Ugh, time. There's never enough of it, it goes by either too quickly or too slowly, and it's always slipping away from us. It's troublesome, this concept of time, and Jahanara is all too aware of it, whether she's regretting time spent away from her loved ones or reflecting on all that has passed in her eventful life. Beneath a Marble Sky is, after all, the story of that life, so it'd be pretty hard to avoid thinking about time and the effects it has on all of us. Milestones, aging, death, memory—it's all here.

    Questions About Time

    1. What are some of the different ways Shors depicts time passing? Are some methods more effective than others?
    2. How would this story be different if it had been written as it happened, instead of having Jahanara retell the story to her granddaughters?
    3. If time could be categorized as an inherently good thing or bad thing, which would Jahanara think it was?

    Chew on This

    Jahanara sees time as the enemy: she's always combating its effects and its inevitable passage.

    Time is inevitable, therefore there's no sense trying to fight it. Jahanara is resigned to its whims.

  • Manipulation

    Boy howdy, is there a lot of scheming and plotting and wheeling and dealing in Beneath a Marble Sky. Jahanara's mom, Arjumand, is the original schemestress, and she teaches Jahanara that the only way to get through life is by being smarter than everyone else. Oh, and by then using what you know to manipulate everyone around you—there's that, too.

    So what do we get? Assassination plots, empty threats, false accusations, and matchmaking schemes that make you wonder just where Jahanara's priorities really lie. Hey, all this intrigue definitely keeps things interesting, at least…

    Questions About Manipulation

    1. Why do you think Jahanara's mom teachers her that juggling men is like juggling hot coals? What does she mean by that analogy?
    2. Jahanara's solution to most problems is to scheme and plot. Are there any examples in the book of times when her machinations get her into worse trouble than she would have been in if she'd just been straightforward?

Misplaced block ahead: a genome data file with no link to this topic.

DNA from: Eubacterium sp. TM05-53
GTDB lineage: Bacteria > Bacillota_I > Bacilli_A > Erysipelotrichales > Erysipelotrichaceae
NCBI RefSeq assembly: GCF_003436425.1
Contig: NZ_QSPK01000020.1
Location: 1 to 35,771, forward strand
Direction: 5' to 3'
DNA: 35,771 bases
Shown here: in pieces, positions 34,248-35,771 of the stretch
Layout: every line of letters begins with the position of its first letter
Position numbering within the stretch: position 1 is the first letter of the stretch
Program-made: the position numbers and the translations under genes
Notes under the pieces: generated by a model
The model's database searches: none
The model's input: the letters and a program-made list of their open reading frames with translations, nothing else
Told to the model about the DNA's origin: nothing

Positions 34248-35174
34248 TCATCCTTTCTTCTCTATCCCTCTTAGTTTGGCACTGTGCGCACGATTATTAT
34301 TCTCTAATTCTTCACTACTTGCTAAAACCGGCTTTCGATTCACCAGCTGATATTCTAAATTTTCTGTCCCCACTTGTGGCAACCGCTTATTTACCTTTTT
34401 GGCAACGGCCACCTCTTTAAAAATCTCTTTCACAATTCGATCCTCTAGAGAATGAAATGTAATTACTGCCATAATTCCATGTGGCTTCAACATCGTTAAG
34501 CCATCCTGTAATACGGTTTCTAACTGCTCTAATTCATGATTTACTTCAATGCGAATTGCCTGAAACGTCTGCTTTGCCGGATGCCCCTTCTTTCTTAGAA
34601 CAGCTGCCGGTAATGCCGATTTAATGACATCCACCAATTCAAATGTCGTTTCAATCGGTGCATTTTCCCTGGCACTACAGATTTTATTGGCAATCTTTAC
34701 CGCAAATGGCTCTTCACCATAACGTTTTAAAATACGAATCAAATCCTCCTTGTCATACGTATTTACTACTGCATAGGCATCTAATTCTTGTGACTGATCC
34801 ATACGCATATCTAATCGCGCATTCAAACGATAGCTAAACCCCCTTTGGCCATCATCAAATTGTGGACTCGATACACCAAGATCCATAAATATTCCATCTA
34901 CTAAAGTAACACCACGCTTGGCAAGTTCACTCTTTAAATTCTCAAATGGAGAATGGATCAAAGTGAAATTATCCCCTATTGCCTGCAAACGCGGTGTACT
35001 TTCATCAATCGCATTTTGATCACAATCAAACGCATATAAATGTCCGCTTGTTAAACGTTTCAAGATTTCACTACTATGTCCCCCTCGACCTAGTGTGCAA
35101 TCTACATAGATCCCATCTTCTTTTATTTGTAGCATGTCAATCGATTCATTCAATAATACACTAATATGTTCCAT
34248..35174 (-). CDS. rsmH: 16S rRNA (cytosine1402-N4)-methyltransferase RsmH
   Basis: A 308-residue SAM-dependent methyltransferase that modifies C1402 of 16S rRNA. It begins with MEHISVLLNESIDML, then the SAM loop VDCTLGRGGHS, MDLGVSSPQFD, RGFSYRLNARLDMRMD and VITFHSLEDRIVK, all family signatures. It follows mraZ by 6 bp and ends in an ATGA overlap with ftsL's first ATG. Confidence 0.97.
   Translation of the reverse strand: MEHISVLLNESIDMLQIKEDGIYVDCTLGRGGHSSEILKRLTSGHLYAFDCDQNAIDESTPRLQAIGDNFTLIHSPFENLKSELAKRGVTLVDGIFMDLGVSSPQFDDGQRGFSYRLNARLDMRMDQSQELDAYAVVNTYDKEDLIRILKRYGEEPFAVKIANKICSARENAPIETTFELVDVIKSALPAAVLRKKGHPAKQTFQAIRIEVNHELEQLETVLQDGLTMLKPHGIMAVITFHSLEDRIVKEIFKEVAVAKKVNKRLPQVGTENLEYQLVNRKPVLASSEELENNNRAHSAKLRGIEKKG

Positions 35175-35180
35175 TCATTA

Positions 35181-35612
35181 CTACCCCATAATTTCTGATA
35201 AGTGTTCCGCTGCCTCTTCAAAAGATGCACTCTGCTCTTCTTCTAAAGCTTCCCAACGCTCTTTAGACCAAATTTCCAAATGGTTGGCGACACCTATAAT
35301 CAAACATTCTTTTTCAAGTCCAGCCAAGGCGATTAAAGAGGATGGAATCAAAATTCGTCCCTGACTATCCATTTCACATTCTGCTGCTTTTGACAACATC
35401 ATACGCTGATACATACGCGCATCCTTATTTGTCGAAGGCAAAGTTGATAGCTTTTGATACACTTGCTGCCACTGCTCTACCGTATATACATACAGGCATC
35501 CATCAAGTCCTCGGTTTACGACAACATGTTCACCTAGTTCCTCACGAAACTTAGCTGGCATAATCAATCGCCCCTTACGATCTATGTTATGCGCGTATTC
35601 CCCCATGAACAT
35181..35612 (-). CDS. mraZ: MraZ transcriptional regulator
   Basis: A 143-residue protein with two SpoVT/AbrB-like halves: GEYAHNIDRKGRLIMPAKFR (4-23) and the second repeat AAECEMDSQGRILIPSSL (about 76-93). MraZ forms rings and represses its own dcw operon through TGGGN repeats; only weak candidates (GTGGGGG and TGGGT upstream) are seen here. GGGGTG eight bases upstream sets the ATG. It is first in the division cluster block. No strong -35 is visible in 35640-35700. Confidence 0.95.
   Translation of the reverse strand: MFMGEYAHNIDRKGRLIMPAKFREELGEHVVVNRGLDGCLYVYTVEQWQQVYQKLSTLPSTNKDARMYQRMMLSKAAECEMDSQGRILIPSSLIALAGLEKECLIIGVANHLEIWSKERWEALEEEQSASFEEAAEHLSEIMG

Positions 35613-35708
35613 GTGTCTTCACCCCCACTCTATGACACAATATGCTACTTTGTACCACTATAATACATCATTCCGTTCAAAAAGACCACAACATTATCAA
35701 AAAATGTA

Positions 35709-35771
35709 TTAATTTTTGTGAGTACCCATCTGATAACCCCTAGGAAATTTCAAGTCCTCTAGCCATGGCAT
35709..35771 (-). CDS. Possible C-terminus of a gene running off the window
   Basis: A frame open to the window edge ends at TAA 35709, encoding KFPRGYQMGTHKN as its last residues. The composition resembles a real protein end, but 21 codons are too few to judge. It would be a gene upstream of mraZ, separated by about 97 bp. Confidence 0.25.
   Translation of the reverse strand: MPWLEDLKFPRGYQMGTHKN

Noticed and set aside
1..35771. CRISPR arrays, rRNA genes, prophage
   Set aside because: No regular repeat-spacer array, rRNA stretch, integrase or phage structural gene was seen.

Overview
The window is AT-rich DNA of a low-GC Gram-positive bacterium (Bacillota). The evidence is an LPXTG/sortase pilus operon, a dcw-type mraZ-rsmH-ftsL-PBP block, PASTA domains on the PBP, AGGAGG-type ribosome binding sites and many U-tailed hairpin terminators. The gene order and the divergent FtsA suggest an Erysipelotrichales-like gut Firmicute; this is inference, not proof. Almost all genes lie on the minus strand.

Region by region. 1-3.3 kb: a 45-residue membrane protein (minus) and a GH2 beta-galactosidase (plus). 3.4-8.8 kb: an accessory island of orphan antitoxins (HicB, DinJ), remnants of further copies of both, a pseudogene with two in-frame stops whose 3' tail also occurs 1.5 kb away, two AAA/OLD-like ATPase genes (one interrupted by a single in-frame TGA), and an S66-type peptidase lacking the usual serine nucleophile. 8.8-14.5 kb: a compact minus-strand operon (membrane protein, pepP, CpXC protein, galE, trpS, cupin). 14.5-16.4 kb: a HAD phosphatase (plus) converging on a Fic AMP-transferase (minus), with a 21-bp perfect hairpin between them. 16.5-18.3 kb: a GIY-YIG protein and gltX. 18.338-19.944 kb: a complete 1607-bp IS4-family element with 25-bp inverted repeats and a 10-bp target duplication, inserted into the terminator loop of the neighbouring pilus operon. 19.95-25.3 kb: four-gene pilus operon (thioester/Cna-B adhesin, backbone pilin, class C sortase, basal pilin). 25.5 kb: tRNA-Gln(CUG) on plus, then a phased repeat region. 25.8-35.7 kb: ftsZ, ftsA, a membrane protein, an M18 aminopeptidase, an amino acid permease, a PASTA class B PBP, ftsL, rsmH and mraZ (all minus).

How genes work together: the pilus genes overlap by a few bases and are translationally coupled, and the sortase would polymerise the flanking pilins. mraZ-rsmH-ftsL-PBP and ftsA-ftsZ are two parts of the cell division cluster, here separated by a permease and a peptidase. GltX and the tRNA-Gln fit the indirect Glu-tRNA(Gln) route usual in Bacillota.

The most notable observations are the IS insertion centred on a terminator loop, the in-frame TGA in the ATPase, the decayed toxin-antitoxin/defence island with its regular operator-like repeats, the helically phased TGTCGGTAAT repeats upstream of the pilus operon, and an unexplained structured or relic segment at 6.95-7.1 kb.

3. Who's better at manipulation: Ladli, or Jahanara? How about Mother or Jahanara?

    Chew on This

    Manipulating other people is one of the only ways women can get ahead—or even survive—in Hindustan in the 1600s.

    Manipulating other people is one of the only ways noblewomen can get ahead in Hindustan in the 1600's. Everyone else was kind of up a creek.

  • Family

    Families almost always have their fair share of conflict. Like, who doesn't have that one relative you always hope will no-show on Thanksgiving? But it's safe to say that the main family in Beneath a Marble Sky is more melodramatic than a Saturday-afternoon telenovela.

    There's the battle over the right to the Peacock Throne; there's sibling rivalry taken to a whole new level (as in, threaten to kill your brother and then actually do it); there's love affairs, illegitimate children, and romance. All this book needs is a crazy bruja, and it would be a real blockbuster on Telemundo.

    Questions About Family

    1. In this book, there are two types of family members: people who are family by blood, and people Jahanara picks for herself. Which family is she more loyal to?
    2. When is the first time Jahanara realizes that there's something off about her brother Aurangzeb?
    3. Which of her family members had the greatest impact on Jahanara's life?

    Chew on This

    If there were stricter rules about who inherits the Peacock Throne, then all this sibling rivalry stuff could have been avoided.

    Jahanara is more loyal to her father than to her lover and child.